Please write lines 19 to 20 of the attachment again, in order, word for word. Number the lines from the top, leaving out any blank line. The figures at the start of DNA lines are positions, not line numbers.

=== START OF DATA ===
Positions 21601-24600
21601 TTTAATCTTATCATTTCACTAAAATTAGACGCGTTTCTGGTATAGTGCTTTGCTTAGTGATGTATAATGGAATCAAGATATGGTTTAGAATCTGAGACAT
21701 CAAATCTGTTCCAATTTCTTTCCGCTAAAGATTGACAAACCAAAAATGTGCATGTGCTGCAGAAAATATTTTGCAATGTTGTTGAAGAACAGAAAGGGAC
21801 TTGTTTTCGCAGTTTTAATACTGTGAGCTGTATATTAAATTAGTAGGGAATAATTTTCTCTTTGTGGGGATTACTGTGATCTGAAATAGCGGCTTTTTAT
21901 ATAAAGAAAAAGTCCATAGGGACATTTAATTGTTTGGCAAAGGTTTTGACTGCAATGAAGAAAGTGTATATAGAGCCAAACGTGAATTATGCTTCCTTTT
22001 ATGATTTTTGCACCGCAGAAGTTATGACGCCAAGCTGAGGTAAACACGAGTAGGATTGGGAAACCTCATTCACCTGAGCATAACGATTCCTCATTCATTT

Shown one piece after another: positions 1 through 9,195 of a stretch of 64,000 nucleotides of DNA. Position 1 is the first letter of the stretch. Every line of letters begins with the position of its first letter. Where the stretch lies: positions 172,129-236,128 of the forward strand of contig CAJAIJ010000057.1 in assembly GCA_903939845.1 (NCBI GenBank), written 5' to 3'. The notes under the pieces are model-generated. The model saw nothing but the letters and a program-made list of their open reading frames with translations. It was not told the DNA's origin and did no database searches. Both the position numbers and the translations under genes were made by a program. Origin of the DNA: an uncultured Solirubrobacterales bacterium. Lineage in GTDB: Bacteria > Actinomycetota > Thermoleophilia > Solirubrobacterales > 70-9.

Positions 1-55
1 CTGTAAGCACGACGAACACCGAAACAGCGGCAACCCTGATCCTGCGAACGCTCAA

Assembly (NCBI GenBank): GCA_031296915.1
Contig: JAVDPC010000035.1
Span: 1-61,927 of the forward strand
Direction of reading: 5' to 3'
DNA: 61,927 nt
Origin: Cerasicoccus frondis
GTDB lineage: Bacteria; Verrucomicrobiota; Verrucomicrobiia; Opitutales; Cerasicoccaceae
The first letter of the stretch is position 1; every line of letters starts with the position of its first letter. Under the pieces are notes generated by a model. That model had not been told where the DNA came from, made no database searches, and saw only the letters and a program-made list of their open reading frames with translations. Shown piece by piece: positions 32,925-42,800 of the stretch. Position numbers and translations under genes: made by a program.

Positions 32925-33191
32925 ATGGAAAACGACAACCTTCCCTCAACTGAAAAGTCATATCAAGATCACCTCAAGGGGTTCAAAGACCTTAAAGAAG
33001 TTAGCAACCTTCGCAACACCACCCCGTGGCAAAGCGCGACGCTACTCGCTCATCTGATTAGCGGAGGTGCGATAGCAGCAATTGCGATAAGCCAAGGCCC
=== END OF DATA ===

32925 ATGGAAAACGACAACCTTCCCTCAACTGAAAAGTCATATCAAGATCACCTCAAGGGGTTCAAAGACCTTAAAGAAG
33001 TTAGCAACCTTCGCAACACCACCCCGTGGCAAAGCGCGACGCTACTCGCTCATCTGATTAGCGGAGGTGCGATAGCAGCAATTGCGATAAGCCAAGGCCC